I often get asked about how I price my artwork. This is usually asked by other artists. I also get asked how much my paintings are. This is hopefully asked by future clients. For both of these questions, I go to my son Nicolas and try to get a perspective on worth and value. He is a good judge of value considering he is seven and thinks we get money by going to stores. Actually from his vantage point at about 38 inches above the ground, it is pretty simple. We pick up something from the store, stand in line, hand the cashier a single bill and in return we get a bunch of bills back plus some shiny coins. We end up walking out of the store with "more money" and stuff. I love this concept but I had to explain that it was a "large" bill and I received back smaller denominations of that bill called change. He didn't really care, he just wanted "one" which happened to be a dollar.
Now that Nicolas has a dollar, he is happy. All you have to do is price your work so you are happy. It is really simple math, yes math not psychology! This is not pricing because it has more meaning or because it is a "better painting". (They should all be better paintings or they should not be for sale.) Math is about square inches or square feet. Take a painting and be realistic about how much it would take, after paying for your materials, to part with it. How much would it cost someone to pay you to learn, grow and do what you love? Now you have a price. Divide that by the square inches of the painting and now you have a formula. Take your most common size and make that your base. As you get bigger, take 10% off and as you get smaller, add 10%. Now see if it works and whether the market will bear it.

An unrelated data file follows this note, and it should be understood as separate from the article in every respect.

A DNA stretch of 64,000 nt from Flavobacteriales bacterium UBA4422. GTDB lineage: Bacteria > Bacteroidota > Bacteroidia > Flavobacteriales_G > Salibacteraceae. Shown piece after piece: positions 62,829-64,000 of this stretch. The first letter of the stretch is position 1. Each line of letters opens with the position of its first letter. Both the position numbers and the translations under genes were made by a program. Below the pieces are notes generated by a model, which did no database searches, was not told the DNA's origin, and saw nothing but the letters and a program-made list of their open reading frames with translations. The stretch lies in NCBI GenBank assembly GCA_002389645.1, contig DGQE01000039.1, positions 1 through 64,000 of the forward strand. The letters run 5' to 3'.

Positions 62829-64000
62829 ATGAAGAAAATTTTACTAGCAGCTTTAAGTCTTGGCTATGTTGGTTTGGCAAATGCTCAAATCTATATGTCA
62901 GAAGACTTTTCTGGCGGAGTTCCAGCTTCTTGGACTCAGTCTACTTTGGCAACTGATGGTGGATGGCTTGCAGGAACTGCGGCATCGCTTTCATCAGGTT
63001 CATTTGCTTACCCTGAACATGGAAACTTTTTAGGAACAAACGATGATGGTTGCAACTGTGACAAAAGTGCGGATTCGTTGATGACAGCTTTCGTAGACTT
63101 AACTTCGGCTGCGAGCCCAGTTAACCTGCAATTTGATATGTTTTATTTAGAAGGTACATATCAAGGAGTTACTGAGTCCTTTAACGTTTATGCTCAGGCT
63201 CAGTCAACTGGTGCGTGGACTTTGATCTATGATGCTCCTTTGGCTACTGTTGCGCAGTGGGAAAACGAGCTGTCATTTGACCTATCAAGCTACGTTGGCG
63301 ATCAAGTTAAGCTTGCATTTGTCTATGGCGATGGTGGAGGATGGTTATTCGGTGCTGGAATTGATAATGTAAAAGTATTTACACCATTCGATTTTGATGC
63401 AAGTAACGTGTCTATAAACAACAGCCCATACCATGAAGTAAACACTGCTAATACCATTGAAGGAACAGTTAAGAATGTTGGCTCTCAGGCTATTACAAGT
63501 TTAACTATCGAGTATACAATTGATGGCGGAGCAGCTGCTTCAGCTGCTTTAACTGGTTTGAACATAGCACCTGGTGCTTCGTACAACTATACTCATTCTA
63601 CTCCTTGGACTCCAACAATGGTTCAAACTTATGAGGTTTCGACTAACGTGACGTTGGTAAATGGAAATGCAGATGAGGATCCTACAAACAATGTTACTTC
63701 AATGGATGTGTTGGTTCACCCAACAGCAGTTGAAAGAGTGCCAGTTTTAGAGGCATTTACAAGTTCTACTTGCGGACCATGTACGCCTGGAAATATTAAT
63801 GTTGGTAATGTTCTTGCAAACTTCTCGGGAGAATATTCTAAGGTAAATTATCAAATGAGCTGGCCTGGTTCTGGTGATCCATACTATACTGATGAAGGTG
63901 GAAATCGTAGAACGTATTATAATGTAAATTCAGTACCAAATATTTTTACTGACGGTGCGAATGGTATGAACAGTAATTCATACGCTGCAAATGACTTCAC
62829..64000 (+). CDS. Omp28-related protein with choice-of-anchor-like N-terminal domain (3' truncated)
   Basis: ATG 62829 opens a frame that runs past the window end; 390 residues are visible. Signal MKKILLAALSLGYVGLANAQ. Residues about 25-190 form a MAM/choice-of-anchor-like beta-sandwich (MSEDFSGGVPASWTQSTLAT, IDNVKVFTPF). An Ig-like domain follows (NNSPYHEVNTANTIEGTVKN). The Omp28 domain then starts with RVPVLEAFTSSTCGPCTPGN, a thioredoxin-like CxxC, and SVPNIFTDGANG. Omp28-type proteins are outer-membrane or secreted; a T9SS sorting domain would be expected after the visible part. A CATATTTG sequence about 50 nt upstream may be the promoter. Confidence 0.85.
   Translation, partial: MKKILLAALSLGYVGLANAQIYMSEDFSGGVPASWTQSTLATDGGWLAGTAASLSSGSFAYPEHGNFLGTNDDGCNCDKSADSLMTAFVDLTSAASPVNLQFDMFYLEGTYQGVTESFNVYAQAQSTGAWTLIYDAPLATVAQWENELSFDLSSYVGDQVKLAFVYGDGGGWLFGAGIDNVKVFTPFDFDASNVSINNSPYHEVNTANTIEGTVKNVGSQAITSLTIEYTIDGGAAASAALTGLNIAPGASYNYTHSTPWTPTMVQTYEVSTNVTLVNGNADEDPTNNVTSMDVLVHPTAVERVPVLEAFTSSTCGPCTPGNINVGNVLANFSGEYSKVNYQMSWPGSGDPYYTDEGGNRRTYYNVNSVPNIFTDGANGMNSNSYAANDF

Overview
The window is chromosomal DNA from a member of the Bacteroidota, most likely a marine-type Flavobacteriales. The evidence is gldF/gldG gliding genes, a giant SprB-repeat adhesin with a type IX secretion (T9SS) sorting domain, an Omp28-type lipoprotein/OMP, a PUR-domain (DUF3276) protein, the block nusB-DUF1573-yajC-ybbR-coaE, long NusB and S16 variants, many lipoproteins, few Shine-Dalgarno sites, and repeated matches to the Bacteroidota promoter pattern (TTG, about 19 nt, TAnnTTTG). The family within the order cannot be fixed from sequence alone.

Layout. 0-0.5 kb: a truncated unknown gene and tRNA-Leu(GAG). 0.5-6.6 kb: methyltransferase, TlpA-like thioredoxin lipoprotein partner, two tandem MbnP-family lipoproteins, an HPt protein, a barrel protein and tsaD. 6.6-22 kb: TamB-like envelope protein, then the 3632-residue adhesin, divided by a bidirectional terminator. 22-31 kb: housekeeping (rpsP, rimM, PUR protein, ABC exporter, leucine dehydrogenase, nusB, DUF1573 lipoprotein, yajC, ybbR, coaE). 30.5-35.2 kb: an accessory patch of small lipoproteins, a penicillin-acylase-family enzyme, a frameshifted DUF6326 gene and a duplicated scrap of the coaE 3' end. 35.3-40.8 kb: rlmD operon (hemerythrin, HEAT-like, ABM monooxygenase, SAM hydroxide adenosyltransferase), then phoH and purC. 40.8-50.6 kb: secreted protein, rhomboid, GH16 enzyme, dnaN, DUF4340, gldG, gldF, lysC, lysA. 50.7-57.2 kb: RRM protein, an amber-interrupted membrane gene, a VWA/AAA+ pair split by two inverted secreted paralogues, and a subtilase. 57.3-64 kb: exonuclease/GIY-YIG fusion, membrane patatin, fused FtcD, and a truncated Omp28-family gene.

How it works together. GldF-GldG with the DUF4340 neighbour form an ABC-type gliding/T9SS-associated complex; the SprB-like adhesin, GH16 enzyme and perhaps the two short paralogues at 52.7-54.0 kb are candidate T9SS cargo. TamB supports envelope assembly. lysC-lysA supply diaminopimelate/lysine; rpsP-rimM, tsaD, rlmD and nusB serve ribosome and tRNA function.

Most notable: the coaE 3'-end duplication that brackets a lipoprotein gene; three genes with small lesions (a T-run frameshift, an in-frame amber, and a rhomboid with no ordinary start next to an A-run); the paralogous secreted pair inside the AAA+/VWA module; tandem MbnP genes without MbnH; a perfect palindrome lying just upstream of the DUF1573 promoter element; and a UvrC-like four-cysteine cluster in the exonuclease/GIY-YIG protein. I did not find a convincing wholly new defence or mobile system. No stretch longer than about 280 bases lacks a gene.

This brings me back to Nicolas, who wants my change every time we go to a store. I told him that I do work for this money and he should too. So, to my surprise, I find him doing dishes one evening. I had my fatherly proud smile on and was pleased that he took the initiative to do a chore without being asked. Only, I later found out I was being conned by a seven year old. After he had finished washing, drying and putting away the dishes, he asked, "Ok, can I have my money now?" To myself, I thought why should I, but before I could even form the words, he was explaining, "You said if I do work, I can get money." granted, I had said that but I wasn't about to get into the difference between chores and jobs. So, I humored him and asked him how much he should get for the dishes. I have to admit, he knows where the moon is, he told me $100. I thought it was a bit much so he came back with $99. I almost thought I had a deal but I wanted a bargain. He quickly came down to $10 and I countered with $5. We settled on $1. Know your audience, know your market and what they are willing to pay.
Here is another opportunity to see what else my son will do for $1 at our local sushi restaurant. That's Wasabi!